Dmitrichenko wants to get back into the Bolshoi.  Filin is still working there (with students now, apparently, and not directly with the main company).  Doubtless there are dozens or even hundreds at the Bolshoi who can’t stand each other, yet continue to work together…but attacking someone physically is another matter entirely.  The current director, or whatever his title is, says that Dmitrichenko can audition just like anyone else.  The question after that is how much influence Filin still has, and how much danger he would actually be in.  (My guess is not much — even if Dmitricheko got back into the Bolshoi, why would he repeat such an attack on someone who no longer wields much power within the main company — but what do I know?)

Could Dmitrichenko go elsewhere?  Who knows.  Womack did, and so did Vorontsova, (and both have done well in their new environments), which proves that there are those in the Russian ballet world who are willing to thumb their noses at the Bolshoi.  Of course, in Russia there are lots of other companies, and no doubt lots of strong souls like the director of Womack’s company.  But there are not many companies where Dmitrichenko’s considerable star power wouldn’t be wasted on a vastly reduced audience.

This is a situation I’ll be watching with interest.  Its outcome will give me a glimpse into the murky depths (and that’s what they are) of Russia’s ballet soul.








Those who have disappeared…and pay issues August 4, 2016

Filed under: ballerina,ballet — theworstat @ 2:02 am
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In the case of Evgenia Obraztsova, the news is entirely happy (and I kinda suspected it by the vague way she answered a fan’s question on her website; later one of my correspondents here confirmed it): she’s expecting.  That’s why she has disappeared from the stage.

In the case of Keenan Kampa, the beautiful soloist/coryphee at the Maryinsky, the news is less happy: Keenan Kampa on High Strung.  I had no idea that she’d been having heart problems in addition to the problems with her hip.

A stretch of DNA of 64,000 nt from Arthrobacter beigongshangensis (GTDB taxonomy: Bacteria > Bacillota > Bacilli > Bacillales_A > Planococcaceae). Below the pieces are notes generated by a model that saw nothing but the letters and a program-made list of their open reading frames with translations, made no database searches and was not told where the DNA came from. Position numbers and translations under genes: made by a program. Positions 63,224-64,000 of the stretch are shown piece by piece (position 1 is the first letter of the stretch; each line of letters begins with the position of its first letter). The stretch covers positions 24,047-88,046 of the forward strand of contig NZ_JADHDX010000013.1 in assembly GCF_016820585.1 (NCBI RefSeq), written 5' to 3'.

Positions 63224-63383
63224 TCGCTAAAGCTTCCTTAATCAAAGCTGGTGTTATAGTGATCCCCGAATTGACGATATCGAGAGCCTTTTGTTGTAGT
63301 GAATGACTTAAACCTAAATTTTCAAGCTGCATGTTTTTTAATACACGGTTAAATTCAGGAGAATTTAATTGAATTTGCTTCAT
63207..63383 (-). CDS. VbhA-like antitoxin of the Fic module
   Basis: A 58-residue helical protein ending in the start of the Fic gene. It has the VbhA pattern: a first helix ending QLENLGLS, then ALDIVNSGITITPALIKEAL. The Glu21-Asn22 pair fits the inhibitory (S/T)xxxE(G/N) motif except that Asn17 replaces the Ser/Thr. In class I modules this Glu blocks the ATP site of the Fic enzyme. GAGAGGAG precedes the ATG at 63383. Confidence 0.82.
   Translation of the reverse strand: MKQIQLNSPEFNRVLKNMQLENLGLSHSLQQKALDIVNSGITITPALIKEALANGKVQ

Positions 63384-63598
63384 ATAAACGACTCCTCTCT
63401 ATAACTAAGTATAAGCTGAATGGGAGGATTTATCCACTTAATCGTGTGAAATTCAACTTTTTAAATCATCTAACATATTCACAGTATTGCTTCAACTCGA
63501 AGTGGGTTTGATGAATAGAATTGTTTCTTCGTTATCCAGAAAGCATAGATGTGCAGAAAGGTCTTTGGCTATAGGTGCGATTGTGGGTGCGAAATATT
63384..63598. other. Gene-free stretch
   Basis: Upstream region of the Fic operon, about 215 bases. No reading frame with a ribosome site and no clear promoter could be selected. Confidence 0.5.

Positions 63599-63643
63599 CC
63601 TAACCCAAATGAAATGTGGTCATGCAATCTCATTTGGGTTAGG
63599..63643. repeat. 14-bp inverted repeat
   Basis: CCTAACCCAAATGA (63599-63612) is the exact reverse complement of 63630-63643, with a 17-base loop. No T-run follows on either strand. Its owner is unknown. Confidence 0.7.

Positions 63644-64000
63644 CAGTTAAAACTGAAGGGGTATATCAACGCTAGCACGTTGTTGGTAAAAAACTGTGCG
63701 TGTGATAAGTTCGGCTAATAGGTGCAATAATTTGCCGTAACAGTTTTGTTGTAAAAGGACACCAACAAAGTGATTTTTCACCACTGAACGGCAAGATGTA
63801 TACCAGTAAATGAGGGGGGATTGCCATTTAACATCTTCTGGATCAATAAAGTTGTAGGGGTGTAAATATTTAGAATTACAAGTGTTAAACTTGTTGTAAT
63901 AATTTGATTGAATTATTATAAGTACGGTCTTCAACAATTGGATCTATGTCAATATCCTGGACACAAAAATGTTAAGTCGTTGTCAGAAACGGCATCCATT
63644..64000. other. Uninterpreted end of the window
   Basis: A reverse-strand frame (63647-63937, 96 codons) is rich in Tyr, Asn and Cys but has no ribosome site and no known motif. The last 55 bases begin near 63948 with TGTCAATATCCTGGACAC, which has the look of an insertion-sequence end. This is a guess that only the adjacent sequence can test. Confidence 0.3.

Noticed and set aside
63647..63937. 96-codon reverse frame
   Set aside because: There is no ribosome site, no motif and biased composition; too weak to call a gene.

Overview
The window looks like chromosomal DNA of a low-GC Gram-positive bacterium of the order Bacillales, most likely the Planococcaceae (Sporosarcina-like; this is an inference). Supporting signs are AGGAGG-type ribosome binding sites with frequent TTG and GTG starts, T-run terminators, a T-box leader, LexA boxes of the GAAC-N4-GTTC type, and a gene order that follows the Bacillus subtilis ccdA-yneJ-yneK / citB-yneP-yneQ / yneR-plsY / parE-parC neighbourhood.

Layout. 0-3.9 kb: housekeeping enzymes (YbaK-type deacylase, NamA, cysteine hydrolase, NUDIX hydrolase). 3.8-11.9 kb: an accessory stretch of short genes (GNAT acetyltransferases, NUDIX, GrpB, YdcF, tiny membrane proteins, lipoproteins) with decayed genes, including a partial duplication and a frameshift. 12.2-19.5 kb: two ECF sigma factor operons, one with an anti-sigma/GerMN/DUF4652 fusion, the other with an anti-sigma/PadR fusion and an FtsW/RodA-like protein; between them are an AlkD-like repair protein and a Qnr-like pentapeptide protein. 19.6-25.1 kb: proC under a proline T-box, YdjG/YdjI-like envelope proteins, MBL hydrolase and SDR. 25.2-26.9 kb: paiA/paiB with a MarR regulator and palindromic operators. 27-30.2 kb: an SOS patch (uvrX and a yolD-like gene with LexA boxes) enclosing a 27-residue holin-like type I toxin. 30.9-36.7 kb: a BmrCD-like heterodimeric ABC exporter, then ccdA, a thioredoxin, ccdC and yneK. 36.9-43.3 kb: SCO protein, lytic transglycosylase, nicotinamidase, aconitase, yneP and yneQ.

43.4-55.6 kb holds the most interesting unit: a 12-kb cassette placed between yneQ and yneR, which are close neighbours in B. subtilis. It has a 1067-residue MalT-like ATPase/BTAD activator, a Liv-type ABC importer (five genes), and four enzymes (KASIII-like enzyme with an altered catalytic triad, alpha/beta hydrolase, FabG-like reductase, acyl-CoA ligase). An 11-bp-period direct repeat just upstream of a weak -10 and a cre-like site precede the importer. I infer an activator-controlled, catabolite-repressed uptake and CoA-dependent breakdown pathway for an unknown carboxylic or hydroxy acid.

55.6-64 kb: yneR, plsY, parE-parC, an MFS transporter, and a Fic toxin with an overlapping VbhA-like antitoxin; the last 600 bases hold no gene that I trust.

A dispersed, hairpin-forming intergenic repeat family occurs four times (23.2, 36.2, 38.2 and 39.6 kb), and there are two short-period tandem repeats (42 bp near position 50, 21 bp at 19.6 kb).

It’s a shame; the world has lost a potentially fine prima ballerina.  When she began with the Maryinsky, I didn’t see it, but toward the end of her tenure, I did.

With her beauty and presence I’m sure she has much to contribute in Hollywood.  And she’s still young enough to have a long career there.

Ballet is such an iffy thing.  In decades past, Evgenia, who has hung on through thick and thin (mostly thin during her years at the Maryinsky), would be facing the end of her career due to her pregnancy.  Nowadays, however, all kinds of dancers have all kinds of kids.  Everything seems to be working in Evgenia’s favor…finally.  She waited long enough.

But one never knows when an illness or injury will strike, as in the case of Kampa. Imagine training day in and day out for a decade or more, and then that happens.

Keeping that in mind, off I go to the next subject.

The excuse for paying some professional athletes so much is that they contribute to the bottom line and their careers are short.  I wonder why the same is not true, in terms of pay, for dancers.

A lot of it may have to do with the fact that dance tends to be a female sport, and women are notoriously underpaid.  Also, in the history of ballet, even the more famous ballerinas tended to also be mistresses of wealthy men, and so forth.  But this is a history that no longer applies today.

Another problem may be that ballet is expensive, and most companies not on a government payroll are operating on a shoestring, (nothing so substantial as a pointe shoe ribbon).

But even then, the pay in Russia is said to be so bad that soloists are living in groups in one-bedroom apartments.  And no one in the U.S. is getting rich by dancing, either, unless they’re Misty Copeland or someone else who has a side business.

It’s interesting.  Ballet companies are, after all, businesses, just as professional sports teams are.  So how is it that one can afford the megabucks salaries and the other cannot?  Would appreciate thoughts on this.

P.S. if you are commenting on this article, please refer to Kampa as KK.  A long while back I was getting trolled by someone who claimed to be her sister, and as a result everyone who used Keenan’s name in a comment got blacklisted.  This is why I remain so sensitive about trolls, troublemakers, and general idiots: in the end, everybody suffers for their selfishness.